Last Samurai Overcomes Slow Start To Take G3 Razorback Handicap

February 18, 2023

Last Samurai draws away to win the Razorback in a mild upset (Coady Photography)

Oaklawn Park Press Release

HOT SPRINGS, Ark.— Willis Horton Racing LLC’s 2022 Oaklawn Handicap (G2) winner Last Samurai proved he’s a horse for the course when he came from off the pace to win his third overall Oaklawn stakes in Saturday’s $600,000 Razorback Handicap (G3) before a crowd of 35,000.

With leading rider Cristian Torres in the saddle, Last Samurai got off to a slow start and was forced to settle near the back of the field as Long Range Toddy took the early lead through an opening quarter mile in :23 3/5. West Will Power, the 8-5 favorite, was eager to run and split horses to take control before a half mile in :47 2/5. He battled head and head with Law Professor around the turn and into the stretch before being collared in the final furlong by the winner, who drew off to win by 1 ½ lengths over the favorite. Law Professor held on for third. The winning time was 1:42 for 1 1/16 miles over a fast track.

“He got an excellent ride from Cristian (Torres),” Hall of Fame trainer D. Wayne Lukas said. “We wanted to make sure he had a place to run. That’s all we asked him. We said he might not get away very well and he didn’t. We just said, ‘Give us a place to run. He’ll keep coming. Don’t quit on him.’ That’s exactly the way the race unfolded.”

Rated R Superstar, the 10-year-old veteran stakes winner, was fourth and was followed by Hero Status, Long Range Toddy, Keystone Field and Fifth Season Stakes winner Ginobili, who had a rough trip.

Last Samurai, a 5-year-old Malibu Moon horse, improved his record to 5-4-4 in 23 starts and has now earned $1,607,639. He returned $18.80, $6.40 and $3.60 at odds of 8-1.

Live racing resumes Sunday with a 12:30 p.m. first post. There will also be a special Presidents’ Day Monday card starting at 12:30 p.m. and featuring the annual Oaklawn cap giveaway.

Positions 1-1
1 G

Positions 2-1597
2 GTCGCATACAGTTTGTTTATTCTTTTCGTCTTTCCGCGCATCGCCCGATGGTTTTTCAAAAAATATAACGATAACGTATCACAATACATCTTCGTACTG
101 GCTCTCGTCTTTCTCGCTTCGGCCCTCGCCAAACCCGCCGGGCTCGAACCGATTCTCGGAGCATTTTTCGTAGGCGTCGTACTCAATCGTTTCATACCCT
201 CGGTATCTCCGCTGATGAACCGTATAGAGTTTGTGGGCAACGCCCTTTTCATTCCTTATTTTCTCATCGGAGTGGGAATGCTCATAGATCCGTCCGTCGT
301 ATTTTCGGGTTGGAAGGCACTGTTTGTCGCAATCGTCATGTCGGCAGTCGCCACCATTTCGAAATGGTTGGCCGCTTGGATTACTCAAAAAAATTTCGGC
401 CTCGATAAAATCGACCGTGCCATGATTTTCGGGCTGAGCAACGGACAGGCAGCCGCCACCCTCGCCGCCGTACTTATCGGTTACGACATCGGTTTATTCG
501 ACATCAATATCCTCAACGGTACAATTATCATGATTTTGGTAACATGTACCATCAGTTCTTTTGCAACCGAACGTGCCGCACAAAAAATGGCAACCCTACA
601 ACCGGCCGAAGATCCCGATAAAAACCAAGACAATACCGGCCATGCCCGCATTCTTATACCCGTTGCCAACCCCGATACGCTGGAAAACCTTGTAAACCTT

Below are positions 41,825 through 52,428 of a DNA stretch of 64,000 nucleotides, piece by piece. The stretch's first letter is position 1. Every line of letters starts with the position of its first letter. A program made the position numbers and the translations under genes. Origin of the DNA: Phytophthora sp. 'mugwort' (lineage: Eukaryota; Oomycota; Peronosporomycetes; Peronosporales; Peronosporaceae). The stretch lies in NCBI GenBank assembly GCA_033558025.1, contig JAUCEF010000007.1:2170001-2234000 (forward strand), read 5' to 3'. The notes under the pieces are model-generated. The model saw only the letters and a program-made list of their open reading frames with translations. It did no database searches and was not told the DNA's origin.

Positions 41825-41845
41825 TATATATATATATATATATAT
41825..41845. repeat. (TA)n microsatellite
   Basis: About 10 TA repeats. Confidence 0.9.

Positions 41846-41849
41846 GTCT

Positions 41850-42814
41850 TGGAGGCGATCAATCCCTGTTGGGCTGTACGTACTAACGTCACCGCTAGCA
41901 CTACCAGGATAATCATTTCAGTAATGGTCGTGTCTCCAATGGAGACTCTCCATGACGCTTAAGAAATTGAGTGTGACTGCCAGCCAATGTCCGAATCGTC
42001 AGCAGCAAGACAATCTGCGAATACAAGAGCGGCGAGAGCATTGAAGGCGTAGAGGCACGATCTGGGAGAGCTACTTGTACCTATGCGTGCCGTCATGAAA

Stakes Quotes:

Winning jockey Cristian Torres, Last Samurai: “Honestly at the start, when he broke a little slow, I was worried just a little bit. But when I saw there was a lot of pace in front of me, I didn’t panic. He got the position the way I wanted and I was just waiting until the hole opened. As soon as it opened up and I asked him, he was there for me. Everybody saw the way he finished.”

Winning trainer D. Wayne Lukas, Last Samurai: “He got an excellent ride from Cristian (Torres). We wanted to make sure he had a place to run. That’s all we asked him. We said he might not get away very well and he didn’t. We just said, ‘Give us a place to run. He’ll keep coming. Don’t quit on him.’ That’s exactly the way the race unfolded.”

Jockey Joel Rosario, second on West Will Power: “He did everything he could. Broke a little bit slow. Going into the first turn, he looked like he was in a good spot. The horse that ran us down (Last Samurai), he ran a good race.”

Trainer Rob Atras, third with Law Professor: “I thought Jose (Ortiz) gave him a good ride. On the (second) turn, I thought we were in a good position to win. That’s all you can ask the rider to do and the horse to do.”

Great article and you are absolutely right. However your piece is sensible and logical- something that doesn't register with the opposition (who rely on emotion and "siege tactics")

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